Amol Kapoor

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Programming: Simplicity in Prototypes

March, 2022
Prelude: add10

Here is a deceptively simple question. Let's say I have the following code:

x = 5

def add10():
  return x + 10


What does add10() return?

One could make a case that add10() returns 15, but they would be wrong. A more cynical person might (rightfully) point out that add10() is dependent on x, so we can only answer the question if we know what x is. Closer, but I didn't ask what add10() returns for a given value of x. I asked what does add10() return?

I would argue that we can never know what this function returns. The best that we can do is know what this function returns at a specific time. x can change, and with it so will our function.

If, in the middle of your code, you encounter a line of code like value = add10(), you're now in stateful hell. Enjoy backtracking through the code to try and figure out what value is.


I recently stumbled upon Rich Hickey's 2011 talk, Simple Made Easy. Rich has a 30 year SWE career and is known as the creator of Clojure, a lisp dialect built on top of the JVM. He's been around the block. In the talk, Rich defines simplicity as 'the property of being un-entangled. Simplicity is the opposite of complexity – therefore, a complex thing is highly entangled.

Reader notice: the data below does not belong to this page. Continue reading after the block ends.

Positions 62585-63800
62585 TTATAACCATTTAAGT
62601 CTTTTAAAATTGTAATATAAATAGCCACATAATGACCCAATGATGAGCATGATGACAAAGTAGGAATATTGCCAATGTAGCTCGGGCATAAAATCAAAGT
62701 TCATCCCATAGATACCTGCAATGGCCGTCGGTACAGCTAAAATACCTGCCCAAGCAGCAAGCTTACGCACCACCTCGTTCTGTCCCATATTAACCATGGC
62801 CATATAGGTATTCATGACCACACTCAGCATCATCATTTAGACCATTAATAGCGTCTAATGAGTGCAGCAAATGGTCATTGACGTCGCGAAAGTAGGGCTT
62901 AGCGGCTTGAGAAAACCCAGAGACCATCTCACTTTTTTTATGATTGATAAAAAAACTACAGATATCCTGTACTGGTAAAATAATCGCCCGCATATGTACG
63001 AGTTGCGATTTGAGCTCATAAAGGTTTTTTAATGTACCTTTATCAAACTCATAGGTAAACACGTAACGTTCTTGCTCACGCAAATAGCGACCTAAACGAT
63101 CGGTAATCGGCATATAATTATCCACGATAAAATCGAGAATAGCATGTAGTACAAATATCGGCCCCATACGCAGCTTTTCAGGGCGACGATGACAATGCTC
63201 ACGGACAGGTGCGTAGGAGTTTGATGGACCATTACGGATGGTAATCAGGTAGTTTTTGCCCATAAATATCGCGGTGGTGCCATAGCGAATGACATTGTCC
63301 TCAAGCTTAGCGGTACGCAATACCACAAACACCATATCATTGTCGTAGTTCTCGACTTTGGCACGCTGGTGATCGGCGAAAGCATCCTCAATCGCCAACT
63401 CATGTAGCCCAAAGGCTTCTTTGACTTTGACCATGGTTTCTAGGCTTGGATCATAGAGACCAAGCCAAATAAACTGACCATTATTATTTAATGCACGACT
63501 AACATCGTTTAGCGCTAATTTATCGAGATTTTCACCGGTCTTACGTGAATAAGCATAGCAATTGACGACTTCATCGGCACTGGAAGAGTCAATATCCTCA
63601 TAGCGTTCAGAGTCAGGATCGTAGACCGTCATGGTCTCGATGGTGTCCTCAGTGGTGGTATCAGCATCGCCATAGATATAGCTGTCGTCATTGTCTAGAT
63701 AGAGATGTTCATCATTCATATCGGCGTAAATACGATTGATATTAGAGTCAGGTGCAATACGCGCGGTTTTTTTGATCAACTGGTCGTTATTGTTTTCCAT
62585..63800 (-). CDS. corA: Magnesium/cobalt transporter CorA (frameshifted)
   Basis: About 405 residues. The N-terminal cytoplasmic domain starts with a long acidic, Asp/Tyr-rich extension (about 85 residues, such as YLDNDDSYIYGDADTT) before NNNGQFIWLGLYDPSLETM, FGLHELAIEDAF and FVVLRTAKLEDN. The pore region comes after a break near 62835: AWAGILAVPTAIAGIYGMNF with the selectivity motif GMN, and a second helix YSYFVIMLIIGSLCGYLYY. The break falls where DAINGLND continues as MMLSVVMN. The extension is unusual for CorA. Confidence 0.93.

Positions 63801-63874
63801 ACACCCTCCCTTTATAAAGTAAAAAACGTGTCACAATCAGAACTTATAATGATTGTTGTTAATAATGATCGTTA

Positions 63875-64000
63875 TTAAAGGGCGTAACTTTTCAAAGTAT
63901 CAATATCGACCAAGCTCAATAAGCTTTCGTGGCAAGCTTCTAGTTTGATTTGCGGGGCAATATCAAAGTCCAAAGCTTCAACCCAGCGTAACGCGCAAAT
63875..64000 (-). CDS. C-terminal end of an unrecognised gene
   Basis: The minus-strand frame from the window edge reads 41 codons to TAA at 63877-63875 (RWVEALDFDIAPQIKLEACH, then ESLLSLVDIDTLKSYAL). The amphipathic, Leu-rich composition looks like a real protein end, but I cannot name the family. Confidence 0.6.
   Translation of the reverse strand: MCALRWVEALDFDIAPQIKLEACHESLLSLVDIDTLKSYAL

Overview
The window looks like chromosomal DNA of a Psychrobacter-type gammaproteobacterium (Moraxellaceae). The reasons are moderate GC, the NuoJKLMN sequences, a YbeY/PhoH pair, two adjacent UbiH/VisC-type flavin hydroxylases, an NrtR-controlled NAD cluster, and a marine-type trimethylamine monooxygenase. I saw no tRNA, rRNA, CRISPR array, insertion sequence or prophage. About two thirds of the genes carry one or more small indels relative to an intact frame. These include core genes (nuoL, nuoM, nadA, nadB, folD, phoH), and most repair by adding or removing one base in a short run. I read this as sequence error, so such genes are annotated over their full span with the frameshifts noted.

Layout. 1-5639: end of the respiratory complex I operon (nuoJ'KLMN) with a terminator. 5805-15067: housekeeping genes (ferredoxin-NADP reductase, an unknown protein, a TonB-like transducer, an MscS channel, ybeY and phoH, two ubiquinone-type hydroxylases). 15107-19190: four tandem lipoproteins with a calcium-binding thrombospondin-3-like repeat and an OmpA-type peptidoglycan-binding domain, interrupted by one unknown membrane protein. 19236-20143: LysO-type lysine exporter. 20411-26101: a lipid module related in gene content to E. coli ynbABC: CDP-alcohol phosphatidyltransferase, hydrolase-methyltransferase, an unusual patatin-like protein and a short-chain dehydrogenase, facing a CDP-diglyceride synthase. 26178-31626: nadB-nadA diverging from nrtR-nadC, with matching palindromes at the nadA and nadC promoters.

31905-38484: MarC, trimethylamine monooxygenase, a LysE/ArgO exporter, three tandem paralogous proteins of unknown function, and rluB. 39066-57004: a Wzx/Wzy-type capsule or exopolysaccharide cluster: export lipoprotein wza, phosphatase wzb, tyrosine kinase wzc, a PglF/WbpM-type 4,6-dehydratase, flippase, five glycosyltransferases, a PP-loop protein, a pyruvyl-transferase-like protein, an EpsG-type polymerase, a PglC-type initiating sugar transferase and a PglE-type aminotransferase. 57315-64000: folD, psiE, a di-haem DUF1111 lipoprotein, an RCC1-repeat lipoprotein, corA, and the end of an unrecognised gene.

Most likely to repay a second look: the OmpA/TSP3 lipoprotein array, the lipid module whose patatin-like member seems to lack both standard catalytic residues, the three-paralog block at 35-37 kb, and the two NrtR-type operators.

What does 'entangled' mean? Most obviously, entanglement describes things that are joined together in some way. But I prefer a slightly more subtle definition: things that are entangled cannot be understood separately from the whole. So a complex thing has a lot of pieces that cannot be separately understood. A set of simple things, by contrast, are as easy to understand separately as they are together.

Let's get the basics out of the way. This code:

x = 5

def add10():
  return x + 10


is complex. It is complex because the function add10() is entangled with the value of x. More than that, every single thing that touches x is entangled with every other thing that touches x, in a combinatorial way. You cannot know the value of add10 unless you know what previous code was run and how that impacted the value of x.

def add10():
  return x + 10

def append10():
  x = [x]
  return x.append(10)

def update10():
  x = {x}

If you run add10() and get a type error from the code above, a) you deserve it, and b) debugging is going to be very hard. I can stare at the definition of add10() all I want, but I won't be able to find the source of the type error unless I understand the code as a whole. If your codebase is larger than 200 lines, this absolutely sucks.

Why Do People Entangle?